Question about 1995 Pontiac Sunfire

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My 95 sunfire air condition will not blow air out the air condition vents.just put new heater core in vehicle.it was working before.

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You have pulled loose a vacuum line somewhere during the install.. its "defaulting" to heating mode.

Posted on May 17, 2011

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Sounds like you could have blown a fuse. Or you could have to get a new blower motor. Make sure you didn't accidentally disconnect any wires when you were changing the heater core. Hope this helps, James Booth

Posted on May 17, 2011

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2 Answers

I have no heat thru the vents, just blows cold air. do I need a new thermostat? or is my heater control valve stuck?


Most cars today do not have a water diversion valve for the heater core; rather they use a blend door in the ducting under the dash. There are a pair of them. One door diverts input air either through the heater core or the A/C evaporator, or both. This will control temperature. The other door diverts air to the floor vents, dash vents, or the defroster vents. These doors are vacuum-controlled on most models. You could have a door problem, or possibly a clogged heater core. To check the heater core, run the vehicle to operating temperature, and then trace the heater hoses to where they enter the firewall. Check each hose for temperature. The inlet hose should be very warm to the touch, and the outlet one the same or slightly cooler. If the outlet hose is much cooler than the input, there is probably a restriction in the heater core.

Nov 17, 2015 | Cars & Trucks

1 Answer

2008 Jeep Liberty-My heater was barely warm-blowing fine tho. Was told I had a plugged heater core and needed a new one. Had a new heater core put in and then my air conditioner stopped blowing cold air....


I woild be checking the vent controls as if the ac is working and the core was blocked then the air would be cool when the heat was selected but not changing Fixing the heater has resulted in a /c not being good enough to cool the air if the vent is not properly selecting. The point is that if the vent selection is not working properly (vacuum hoses) then the 2 faults will be related.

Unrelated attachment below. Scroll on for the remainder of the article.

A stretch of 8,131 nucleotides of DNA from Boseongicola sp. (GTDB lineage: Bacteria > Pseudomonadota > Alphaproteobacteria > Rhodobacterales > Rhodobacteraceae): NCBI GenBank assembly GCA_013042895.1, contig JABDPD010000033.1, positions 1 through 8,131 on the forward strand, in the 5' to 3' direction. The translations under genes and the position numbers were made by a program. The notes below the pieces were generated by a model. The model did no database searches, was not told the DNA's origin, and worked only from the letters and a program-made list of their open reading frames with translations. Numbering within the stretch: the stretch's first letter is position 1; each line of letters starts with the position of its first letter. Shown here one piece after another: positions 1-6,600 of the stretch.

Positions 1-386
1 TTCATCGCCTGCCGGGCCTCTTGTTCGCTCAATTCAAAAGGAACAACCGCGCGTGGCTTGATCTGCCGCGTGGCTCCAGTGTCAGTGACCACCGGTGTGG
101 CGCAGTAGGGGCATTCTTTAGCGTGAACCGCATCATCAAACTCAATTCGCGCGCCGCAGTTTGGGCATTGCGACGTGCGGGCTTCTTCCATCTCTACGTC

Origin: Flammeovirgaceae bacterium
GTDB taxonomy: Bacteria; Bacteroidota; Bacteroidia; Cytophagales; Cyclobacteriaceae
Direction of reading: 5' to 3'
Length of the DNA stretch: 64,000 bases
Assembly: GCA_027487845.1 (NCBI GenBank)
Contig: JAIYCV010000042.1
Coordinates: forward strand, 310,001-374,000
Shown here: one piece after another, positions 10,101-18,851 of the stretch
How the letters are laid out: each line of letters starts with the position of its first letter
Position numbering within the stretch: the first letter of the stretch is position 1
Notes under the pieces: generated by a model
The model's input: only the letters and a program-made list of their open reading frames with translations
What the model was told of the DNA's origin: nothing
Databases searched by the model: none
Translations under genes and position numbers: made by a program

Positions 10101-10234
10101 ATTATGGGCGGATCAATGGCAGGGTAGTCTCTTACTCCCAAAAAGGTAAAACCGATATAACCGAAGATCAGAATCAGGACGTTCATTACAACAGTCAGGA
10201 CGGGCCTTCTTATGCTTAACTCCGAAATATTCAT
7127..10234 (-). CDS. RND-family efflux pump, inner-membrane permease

Oct 24, 2013 | Jeep Liberty Cars & Trucks

1 Answer

Why my air condition blow cold air even when its not on


It blows cold air with the mode selector in what position. If it is on defrost and you have the temp adjusted to full heat than the a/c will be on to dry the air before it hits the windshield, this helps to remove the fog from the windows. If there is no heat coming out the vents than you need to check to make sure the blend door is working. You should hear a distinctly different sound out the vents when you turn the heat from full cold to full hot. Also check to see if the heater core is plugged. With the engine warm you should be able to feel little difference in the temp of the two hoses that go to the heater core. If one is hot and one is cool than there is a flow issue. Either the water control valve is bad, it is not being opened by the HVAC control head, the is a vacuum leak to the control valve or the heater core is plugged. Your vehicle may or may not have a valve that controls the flow of hot water to the heater core.

Sep 08, 2013 | Ford Ranger Cars & Trucks

1 Answer

Rear vents blow out hot air when a/c is on


Keep this principle in mind: Heat, flows INTO cold... When you hold an ice cube in your hand, your hand gets cold because the heat from your hand is flowing INTO the clod ice cube, NOT because the cold is flowing into your hand.

On this particular vehicle (like many modern vehicles), hot water from the engine flows through the heater core at all times, even when you have the A/C on or when you have nothing (A/C, heat or vent) on. The system uses a door that closes down over the air opening to the heater core to keep you from feeling warm/hot air when it is not desired. The reason(s) you feel that the vent air is warm even when the outside temperature is somewhat cool is/could be caused by the following:

First, although as mentioned above, the heater core is restricted from receiving air when you are not commanding heat by the control panel, the heater core ultimately ends up as warm as the engine temperature. This is generally somewhere around 200 degrees F. Because all the air coming out of your vent(s) must pass over the door that restricts air over the heater core, and because the heater core gets so hot, some of that heat is picked up by air passing over the hot door even though it is closed.

Second, the door that restricts airflow from passing over the heater core has a seal around it. After a period of time this rubber (or usually felt) seal deteriorates, allowing some air to actually pass over the heater core. Since the core is hot all the time, some of the air gets heat loaded, producing warmed air.

Third, the door is operated by (in the case of your vehicle) an electric motor which responds gradually/proportionately to the setting you select on the temperature dial. If the motor gets out of calibration (can happen from time to time), if the control head has a 'glitch' and sends an incorrect signal (chronically, usually), or if the electric motor (called an actuator and contains its own little electronic 'brain') becomes faulty, the door may not be closing completely. This symptom can also be caused by a problem with the door itself, where the door gets stuck due to warping of the plastic case, a foreign object preventing it from closing (usually a pen or toy dropped into a vent or defrost opening), or a broken or cracked door hinge.